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Thursday 8 September 2016

Battle of Inkerman - Wargame

Having had a go at recreating the Battles of The Alma and Balaclava, the next major action in the Crimea would be the Battle of Inkerman. I have been working up to this for many months, slowed down by a number of factors, including a lack of Russian infantry and, more problematic, how to design the terrain. I have already had several attempts. At first I tried out foam board hills as per my Balaclava action - this did not work at all. I then contemplated building the battlefield using layers of expanded polystyrene - again this was not very successful. I then saw on Bob Cordery's Wargaming Miscellany website a battle fought over hexagons made from a clip together game called ' Heroscape'. I had some of this stuff bought for a 15mm project never started. All of my previous ideas were tied to using the 45mm (or so) hexagons, but what if they are ignored and the terrain is simply used to form ridges and ravines. So after a bit of experimenting I have come up with a battlefield that looks reasonable, especially after the hexagons were given a splash of green paint.

The table is 6 x 4 feet and I think it will work with my 20mm figures. Here is the battlefield before any troops are deployed:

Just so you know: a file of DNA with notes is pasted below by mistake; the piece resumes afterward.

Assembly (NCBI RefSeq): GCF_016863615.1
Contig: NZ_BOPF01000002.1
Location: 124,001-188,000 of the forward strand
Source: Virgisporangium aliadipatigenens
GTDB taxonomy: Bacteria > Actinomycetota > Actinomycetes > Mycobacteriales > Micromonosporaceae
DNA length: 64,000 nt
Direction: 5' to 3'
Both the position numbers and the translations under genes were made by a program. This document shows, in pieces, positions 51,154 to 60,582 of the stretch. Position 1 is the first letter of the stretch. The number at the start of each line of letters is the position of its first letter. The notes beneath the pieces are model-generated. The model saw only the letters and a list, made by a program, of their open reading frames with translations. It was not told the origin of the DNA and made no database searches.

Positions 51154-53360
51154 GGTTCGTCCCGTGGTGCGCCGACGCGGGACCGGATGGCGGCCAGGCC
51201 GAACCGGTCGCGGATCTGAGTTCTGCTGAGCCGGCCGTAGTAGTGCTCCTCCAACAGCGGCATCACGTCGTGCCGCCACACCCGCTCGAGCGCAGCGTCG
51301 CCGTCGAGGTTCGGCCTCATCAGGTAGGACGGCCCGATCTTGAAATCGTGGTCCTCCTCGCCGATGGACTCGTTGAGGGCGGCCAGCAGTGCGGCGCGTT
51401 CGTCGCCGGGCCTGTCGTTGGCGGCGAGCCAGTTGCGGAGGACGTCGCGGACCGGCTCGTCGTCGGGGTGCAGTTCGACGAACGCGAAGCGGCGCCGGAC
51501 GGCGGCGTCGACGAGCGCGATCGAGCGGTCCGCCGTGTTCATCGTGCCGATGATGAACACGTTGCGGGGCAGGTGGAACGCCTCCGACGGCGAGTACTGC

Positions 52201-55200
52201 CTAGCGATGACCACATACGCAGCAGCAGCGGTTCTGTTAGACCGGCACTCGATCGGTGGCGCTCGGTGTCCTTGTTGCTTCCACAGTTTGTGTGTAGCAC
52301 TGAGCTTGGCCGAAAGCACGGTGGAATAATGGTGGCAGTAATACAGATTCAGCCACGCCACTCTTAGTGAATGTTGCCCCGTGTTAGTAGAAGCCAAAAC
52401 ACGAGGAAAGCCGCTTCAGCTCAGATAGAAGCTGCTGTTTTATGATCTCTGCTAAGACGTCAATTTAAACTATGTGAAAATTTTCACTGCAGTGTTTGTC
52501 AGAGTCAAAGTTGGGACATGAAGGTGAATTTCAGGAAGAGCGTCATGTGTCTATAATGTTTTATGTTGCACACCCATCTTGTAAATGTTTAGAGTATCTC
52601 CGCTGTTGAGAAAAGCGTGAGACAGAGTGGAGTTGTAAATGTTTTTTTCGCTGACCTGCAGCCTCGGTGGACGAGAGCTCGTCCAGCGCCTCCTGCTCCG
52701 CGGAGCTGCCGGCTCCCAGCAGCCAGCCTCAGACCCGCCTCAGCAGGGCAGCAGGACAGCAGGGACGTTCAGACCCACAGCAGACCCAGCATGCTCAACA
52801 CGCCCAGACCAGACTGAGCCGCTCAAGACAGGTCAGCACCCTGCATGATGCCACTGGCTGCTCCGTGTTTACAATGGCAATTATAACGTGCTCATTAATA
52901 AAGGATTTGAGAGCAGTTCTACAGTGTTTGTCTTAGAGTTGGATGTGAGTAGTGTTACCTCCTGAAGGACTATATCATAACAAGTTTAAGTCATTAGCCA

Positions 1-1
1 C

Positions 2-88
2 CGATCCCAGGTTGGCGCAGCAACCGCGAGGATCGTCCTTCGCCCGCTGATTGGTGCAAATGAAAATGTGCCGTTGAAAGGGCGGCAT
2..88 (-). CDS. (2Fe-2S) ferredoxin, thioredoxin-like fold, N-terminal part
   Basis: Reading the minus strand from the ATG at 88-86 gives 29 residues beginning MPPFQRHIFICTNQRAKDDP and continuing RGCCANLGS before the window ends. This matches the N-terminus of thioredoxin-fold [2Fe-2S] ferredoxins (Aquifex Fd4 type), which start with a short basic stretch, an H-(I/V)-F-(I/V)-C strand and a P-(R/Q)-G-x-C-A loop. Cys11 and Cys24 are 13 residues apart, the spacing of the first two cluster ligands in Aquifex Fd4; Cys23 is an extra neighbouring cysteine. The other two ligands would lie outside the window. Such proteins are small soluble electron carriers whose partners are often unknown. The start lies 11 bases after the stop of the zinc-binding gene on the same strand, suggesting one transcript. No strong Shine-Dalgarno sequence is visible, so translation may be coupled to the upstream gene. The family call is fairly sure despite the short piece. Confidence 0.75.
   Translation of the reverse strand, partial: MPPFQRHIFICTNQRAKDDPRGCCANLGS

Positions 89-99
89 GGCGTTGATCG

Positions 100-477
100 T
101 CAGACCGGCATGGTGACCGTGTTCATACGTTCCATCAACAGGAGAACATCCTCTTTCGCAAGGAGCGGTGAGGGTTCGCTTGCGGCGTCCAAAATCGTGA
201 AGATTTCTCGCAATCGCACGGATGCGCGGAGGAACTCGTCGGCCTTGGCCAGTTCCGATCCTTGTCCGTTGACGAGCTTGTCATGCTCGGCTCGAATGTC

Sorting out the terrain is one thing, but designing the game to reflect the actual battle is another. There are some tricky issues:
1. The battlefield was shrouded in mist and how to manage the detection of the Russians by the allies
2. How do small pickets take on large numbers of Russian columns effectively on the wargame table?
3. How to reflect the command and control challenges.
4. How to represent the reinforcement of the allies.
5. The use of Russian naval artillery.

All of the above will need to be worked ou, although I have some advanced ideast. The next step will be the troop ratios and their deployment. So far so good. This could be fun!!


  1. I've never been able to get this one to work. The pickets thing in particular is tricky.

    1. Yes, you have hit the nail on the head. To remain realistic the pickets must be able to hold off huge numbers of attacking infantry for a time - thoughts of being able to move and fire, weakened morale of the attacking infantry that forces them to halt/slow down under fire, terrain factors (steep constricted brush covered landscape) and light infantry modifiers for the pickets come to mind. The danger is that a couple of Russian volleys will wipe them out. The likely way ahead, I think, will have to be the morale effect of the picket fire and I may need to increase the picket numbers a little too. I will need to sort this out before play commences.